Nov 26, 2021
Tom England, Charlotte Ritchie, Ellila-Jean Wood, Joshua Ford
Working from his garage, a science lecturer assembles a machine capable of harnessing unimaginable forces. He soon realises he has bitten off more than he can chew, tinkering with technology he barely grasps whilst labouring under extreme emotional strain.
Throughout the film, Ryan struggles to articulate the brilliance of the apparatus, sometimes to unintentionally comic effect. At first, he is convinced that he has discovered ‘an infinitely complex amount of ‘noise’ sort of floating around us’ which, when filtered correctly, allows the user to communicate with the dead. Later he makes the impressive claim that his invention ‘rips a hole in reality’.
However, the back-of-an-envelope science is wedded to a solid plot that begins to guide the viewer to a different perspective on Ryan’s crazed antics. He and his partner Emily have recently lost their young daughter; the case is still under investigation by the police. The couple’s differing perspectives on the loss draw them apart, Ryan hopeful that Sam is just missing, Emily needing closure, even if this means accepting the worst-case scenario.
Ryan’s apparent discovery that after death our spirit doesn’t die seems like big news, but is his inability to come to terms with his grief colouring his interpretation of the data? And is Emily fixing on the finality of death in order to bury her own secrets and desires?
A sombre but glowing colour palette of grey skies, nice duffel coats, autumnal forests and twilit townscapes lends Repeat a Scandi Noir sensibility, while the hybridisation of the supernatural with elements of the police procedural evokes successful European series like Dark and The Returned, Thomas George’s quietly menacing soundtrack underscoring the action without distracting from it.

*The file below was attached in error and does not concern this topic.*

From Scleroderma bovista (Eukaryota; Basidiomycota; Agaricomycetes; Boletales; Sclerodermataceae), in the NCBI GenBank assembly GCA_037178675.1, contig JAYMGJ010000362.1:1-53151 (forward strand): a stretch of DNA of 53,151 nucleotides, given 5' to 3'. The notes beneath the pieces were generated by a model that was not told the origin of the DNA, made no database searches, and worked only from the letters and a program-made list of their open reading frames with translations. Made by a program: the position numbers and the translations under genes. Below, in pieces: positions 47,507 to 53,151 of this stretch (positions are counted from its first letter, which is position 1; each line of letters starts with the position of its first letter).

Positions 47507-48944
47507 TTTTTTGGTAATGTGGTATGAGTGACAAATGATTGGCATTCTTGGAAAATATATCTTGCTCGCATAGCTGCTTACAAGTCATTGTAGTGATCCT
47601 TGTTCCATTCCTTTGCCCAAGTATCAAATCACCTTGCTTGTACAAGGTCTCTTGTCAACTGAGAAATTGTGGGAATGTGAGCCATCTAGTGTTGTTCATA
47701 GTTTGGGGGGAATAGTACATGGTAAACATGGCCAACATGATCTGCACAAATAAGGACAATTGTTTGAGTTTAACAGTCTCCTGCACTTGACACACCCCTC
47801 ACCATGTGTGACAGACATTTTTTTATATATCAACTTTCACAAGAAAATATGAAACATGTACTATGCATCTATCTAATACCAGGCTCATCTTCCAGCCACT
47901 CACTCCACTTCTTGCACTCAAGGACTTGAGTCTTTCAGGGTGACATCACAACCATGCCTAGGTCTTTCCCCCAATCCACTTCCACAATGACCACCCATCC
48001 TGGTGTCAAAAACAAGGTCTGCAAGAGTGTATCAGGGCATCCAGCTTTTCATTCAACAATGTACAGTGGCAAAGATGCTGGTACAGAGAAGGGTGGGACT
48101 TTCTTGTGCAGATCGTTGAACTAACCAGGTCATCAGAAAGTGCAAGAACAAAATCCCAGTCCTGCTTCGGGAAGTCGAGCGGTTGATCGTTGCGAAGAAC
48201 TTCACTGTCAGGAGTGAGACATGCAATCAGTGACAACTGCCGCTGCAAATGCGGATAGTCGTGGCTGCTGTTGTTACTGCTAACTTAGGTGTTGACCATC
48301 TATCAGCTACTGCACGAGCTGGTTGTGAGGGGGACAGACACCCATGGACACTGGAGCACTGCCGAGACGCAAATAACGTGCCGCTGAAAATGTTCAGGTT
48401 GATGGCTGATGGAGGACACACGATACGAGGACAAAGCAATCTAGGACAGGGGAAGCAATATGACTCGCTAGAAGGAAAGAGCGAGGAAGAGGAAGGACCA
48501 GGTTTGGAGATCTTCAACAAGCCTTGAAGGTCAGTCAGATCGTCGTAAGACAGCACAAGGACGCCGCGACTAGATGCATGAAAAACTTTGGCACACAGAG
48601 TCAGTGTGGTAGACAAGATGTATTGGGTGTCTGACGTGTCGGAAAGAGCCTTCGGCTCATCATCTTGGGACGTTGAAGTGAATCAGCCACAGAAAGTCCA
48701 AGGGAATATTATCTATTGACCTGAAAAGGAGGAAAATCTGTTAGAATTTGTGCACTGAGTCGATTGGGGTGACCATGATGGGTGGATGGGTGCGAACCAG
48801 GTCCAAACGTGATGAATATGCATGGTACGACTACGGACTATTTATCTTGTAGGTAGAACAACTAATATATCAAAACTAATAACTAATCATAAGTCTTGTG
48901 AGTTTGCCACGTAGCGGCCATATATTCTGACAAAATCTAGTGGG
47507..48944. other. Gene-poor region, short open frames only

Tom England as Ryan gives a performance buzzing with an unstable energy. A bereaved father subsumed by a kind of techno-mysticism, his manner is that of a salesman desperate to believe his own spiel. Charlotte Ritchie’s Emily offers a more grounded presence with hints of an emotional brittleness close to splintering point. A strong and often witty script underpins a convincing portrayal of a couple still in love despite difficult and unusual circumstances.
As the story reaches its climax, the science goes insane. Now, the crucible at the heart of the experiment, a device resembling a minimalist Ikea Christmas wreath bound in copper wire, has quadrupled in size and all dials are set to maximum output. Once activated, it glows with the radiance of a hundred suns and we learn that, actually, ‘it doesn’t punch a hole to the afterlife, it creates a link to the past!’.
Yes, the film is about to wade into the sci-fi quicksand where the desire to travel back to the past in order to avert the future really screws with space-time. But the logic and momentum of the story just about bring the action over the line and Ellia-Jean Wood as Samantha is a convincingly disorientated victim of this risky practice.
With an ambition somewhat greater than its scope and budget, Repeat might have benefitted from turning down the (metaphorical) voltage, imbuing the tech hardware with a more ambiguous, metaphysical character, and creating more space to explore the psychological arena in which the acting and writing ensemble excel.
There is a lot to like about this film. Richard Miller’s direction is well-paced and keeps the tension building, pulling the strands of the story together in a satisfying conclusion. The couples therapist, as quoted by Emily, voices Repeat’s central dilemma: ‘Something has to change for us to break out of this loop.’
On UK digital 15 November.